2018 has been a year of self discovery. That is to say: I think I know where I want my life to go, finally. And also: I have been exploring my past under the scope of mental health. So let's talk about my (past) mental health. Why not, right?
Earlier this year, I had a conversation with someone about anxiety. It was a person who I wouldn't have imagined having anxiety, since they were so strong. While they were describing it, I realized: wow, that sounds kind of similar. I see it everywhere now. I can label it myself now.
I missed a turn while driving and had to turn around, but I couldn't do a three point turn in anyone's driveway. They might see me. Instead, I had to keep going down the wrong street until I found an empty driveway or another street to make a U-turn. I could never be the first one done with my tests in high school or college. It takes me ten minutes to work up the nerve to call someone on the phone. Showing up at someone's house and going up to the door--trying to figure out which door to go to, how I'm going to knock or if I'll ring the bell, what I'm going to say when they answer. Horseback riding made me want to throw up. Which horse would I get? All day I focused on that one hour. It was my passion but it was also my pain. Ordering food. Making conversation and maintaining eye contact. Making conversation with strangers.
These things are all doable, of course. I do most of them every day. I "push through" all the time. This is not me complaining. This is not me saying, woe is me! (Although the poem in our downstairs bathroom once labelled "Wednesday's Child is full of woe" and I was born on a Wednesday. #accurate) But do I think it's interesting? Yes. Do I think it's also interesting that I'd never really known what anxiety should feel like, besides outward symptoms? Yes! It's so internalized for me, I would've probably thought that I was normal--or just shy, or introverted--if I'd never had that conversation. Which led me to my next "discovery"....
When I was either fourteen, fifteen, sixteen--somewhere in that area--I think I was depressed. I don't have too many good memories of that time, except that I had a boyfriend, I felt relatively happy occasionally, but mostly I lived in a fog for those years. I think I slept a lot. I cried a lot. I listened to harsh music. (I mean... just listen to Riot by Three Days Grace. Actually, listen to the whole One-X album, because that was practically my theme album. I listened to that every night.) I contemplated suicide for a brief moment. (No one freak out on me, please, it was ten years ago.) I remember drawing a "map" of my feelings like a roller coaster, up and down and up and down (a sideways S, if you will). I clearly remember labelling it for my boyfriend at the time. "There are my highs and here are my lows. And here I am," I wrote, drawing myself on a downward edge. Not quite at the bottom. Jeez, how embarrassing, right? But I couldn't feel it. I felt... nothing.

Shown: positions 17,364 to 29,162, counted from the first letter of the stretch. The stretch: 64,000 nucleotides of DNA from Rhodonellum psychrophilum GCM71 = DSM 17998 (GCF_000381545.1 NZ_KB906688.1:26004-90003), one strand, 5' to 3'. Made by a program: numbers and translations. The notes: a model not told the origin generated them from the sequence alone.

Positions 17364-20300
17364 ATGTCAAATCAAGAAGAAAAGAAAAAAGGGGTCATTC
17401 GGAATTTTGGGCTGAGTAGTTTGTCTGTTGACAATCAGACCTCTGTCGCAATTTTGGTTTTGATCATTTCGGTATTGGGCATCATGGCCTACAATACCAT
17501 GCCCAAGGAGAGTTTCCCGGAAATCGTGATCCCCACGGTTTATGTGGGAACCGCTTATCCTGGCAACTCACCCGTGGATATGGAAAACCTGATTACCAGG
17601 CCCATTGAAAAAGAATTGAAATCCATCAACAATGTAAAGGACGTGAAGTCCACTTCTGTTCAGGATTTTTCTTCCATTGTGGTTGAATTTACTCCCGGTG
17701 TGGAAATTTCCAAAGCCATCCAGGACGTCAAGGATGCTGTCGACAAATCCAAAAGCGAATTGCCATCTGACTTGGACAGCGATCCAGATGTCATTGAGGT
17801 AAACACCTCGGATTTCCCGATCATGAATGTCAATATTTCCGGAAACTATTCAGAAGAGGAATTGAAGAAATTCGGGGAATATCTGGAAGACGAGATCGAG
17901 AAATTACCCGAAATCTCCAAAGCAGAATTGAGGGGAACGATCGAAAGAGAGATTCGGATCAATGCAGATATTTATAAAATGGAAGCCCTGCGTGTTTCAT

Coincidentally, I had been taking birth control pills to help my irregular period (later diagnosed and "fixed" in 2015, but for now... the pills). I've heard so many times that birth control can cause depression. It's actually embarrassing to me that I knew those facts off the top of my head about BC, and yet I didn't connect the dots until recently. It upsets me that no one thought, hmm, maybe these things are related. When I was sixteen (about the time that I went off of BC), it was 2010. I started my senior year of high school. To the best of my knowledge, things got better for me. I got happier. But still, I think that opens up a whole other can of worms (how women's reproductive healthcare had taken a backseat, how things like irregular periods, endometriosis, PCOS, and other BC options besides the pill weren't talked about).
Just a few months ago, I went in to see my gynecologist and mentioned that, once again, my period was "acting weird." A quick exam and she told me: you have a cervical infection. Oh. My. God. I had never been so HAPPY in my life. I had an infection! It was fixable! So many things aren't fixable (see before listed: PCOS, endometriosis, ovarian cysts, etc.) that I was thrilled that this would be cured in a 10 day round of antibiotics. Wow! That made me think, "I should've gone to the doctor when I first noticed the pattern in March instead of waiting until June!"
All of this is to say: pay attention. Pay attention to yourself, to the people you love. Who knew that my irrational pits in my stomach were anxiety? (Hell, it could not be anxiety, who knows!) Who knew that the birth control I was on made me depressed? (And gain weight, but that's another issue.)
And just so you know, I'm happy now. I'm about to release my first novel, I'm applying to grad schools, I have an awesome dog and friends and family. I know where I'm going, even if I don't know where I'll be, physically, a year from now.
"Chin up, buttercup."